By Wendy Carpenter-Israel
March 18, 2012
Simple Home Decor with the Buyer’s Edge
A crystal bowl full of white origami cranes sitting on a foyer or coffee table is a simple way to add a special touch to any room in your home. One of the most famous origami designs is the Japanese crane. The Japanese word origami comes from two words (“ori”, meaning to fold, and “kami”, meaning paper.) Like many things in Japanese culture, origami has its origins in China. The earliest records of origami in Japan date back to 794 – 1185 in the Heian Period. During this golden age paper was a rare commodity, so origami was a pastime of the affluent upper classes and the nobility. It wasn’t until the Edo Period (1600-1868) that it became popular with the common and merchant classes. By the mid-19th century, 70 or more different designs have been created and become widely used.
As a result of this rich history, the crane design is considered auspicious in Japanese culture. The crane is a symbol of honor, peace, courage, and loyalty. It is a majestic, graceful bird which mates for life and is an extremely loyal partner. Legend says that anyone who folds 1,000 cranes will be granted his or her greatest wish.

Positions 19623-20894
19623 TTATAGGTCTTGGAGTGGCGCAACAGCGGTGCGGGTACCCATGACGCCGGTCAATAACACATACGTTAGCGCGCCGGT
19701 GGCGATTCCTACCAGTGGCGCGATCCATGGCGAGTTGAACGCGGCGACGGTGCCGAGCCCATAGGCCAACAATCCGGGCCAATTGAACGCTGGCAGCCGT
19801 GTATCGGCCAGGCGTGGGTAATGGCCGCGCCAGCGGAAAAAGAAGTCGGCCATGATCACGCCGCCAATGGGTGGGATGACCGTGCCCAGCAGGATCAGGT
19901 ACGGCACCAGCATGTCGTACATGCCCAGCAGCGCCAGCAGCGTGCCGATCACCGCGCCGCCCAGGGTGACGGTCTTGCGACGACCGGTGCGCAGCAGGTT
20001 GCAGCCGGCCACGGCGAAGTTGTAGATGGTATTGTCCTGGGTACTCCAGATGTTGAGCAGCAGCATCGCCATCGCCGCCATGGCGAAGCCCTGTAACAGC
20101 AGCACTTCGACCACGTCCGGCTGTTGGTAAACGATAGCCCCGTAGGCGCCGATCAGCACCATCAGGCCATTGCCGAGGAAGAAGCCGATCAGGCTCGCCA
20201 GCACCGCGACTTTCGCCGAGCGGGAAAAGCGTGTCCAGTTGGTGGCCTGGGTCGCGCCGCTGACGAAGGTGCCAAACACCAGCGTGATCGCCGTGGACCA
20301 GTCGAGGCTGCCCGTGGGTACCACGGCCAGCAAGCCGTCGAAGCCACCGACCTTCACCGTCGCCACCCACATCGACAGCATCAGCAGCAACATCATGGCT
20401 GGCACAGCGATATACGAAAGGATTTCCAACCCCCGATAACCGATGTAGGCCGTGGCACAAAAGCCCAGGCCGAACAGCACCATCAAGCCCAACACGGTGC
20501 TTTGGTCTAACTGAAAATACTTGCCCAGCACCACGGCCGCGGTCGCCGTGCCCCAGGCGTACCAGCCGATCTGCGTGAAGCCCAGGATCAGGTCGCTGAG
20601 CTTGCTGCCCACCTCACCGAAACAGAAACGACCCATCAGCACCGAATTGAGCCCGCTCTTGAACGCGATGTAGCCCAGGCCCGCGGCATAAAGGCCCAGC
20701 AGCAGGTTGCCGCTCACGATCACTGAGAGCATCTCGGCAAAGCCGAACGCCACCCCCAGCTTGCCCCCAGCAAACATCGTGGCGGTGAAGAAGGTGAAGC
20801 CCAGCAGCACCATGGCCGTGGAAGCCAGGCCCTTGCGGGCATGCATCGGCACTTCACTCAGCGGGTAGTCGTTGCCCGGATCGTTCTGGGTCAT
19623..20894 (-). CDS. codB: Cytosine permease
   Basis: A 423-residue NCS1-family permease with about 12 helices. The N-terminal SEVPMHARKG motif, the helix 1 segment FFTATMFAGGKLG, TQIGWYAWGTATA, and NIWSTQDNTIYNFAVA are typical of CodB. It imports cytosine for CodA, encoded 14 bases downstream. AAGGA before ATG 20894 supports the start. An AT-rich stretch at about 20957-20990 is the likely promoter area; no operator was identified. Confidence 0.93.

The origami crane has become an international symbol of peace because of this legend and the story of Sadako Sasaki. As an infant, Sadako was exposed to radiation when the atomic bomb was dropped on Hiroshima. At age 11, she was diagnosed with Leukemia and told that her prognosis was poor and that she did not have long to live. The story goes that her best friend shared the old Japanese legend of folding 1,000 cranes with her.
Hearing about the legend, Sadako decided to fold 1000 cranes so she could live. However, when she saw other children in the hospital with Leukemia dying, she realized that she was not going to survive and instead wished for world peace. Unfortunately, Sadako died in her sleep when she was 12 after completing 644 cranes.
After her death, her friends decided to complete the 356 remaining paper cranes. Sadako was buried with these 1000 paper cranes to honor her dream of world peace.
Her story of courage and compassion inspired her peers and family friends to create a large granite statue of Sadako Sasaki in the middle of the Hiroshima Peace Park. The statue depicts a girl standing with her arms open wide with a paper crane flying from her fingertips. Every day the memorial is said to be covered with paper cranes in the hope of world peace.
This is why when I see a bowl full of simple, white cranes sitting on a table in my home, I think of peace, hope, courage, love, and loyalty. Origami cranes are relatively easy to make or they can be ordered online already folded and ready to use. Go ahead pull out a crystal bowl and fill it up with beautiful, peaceful cranes.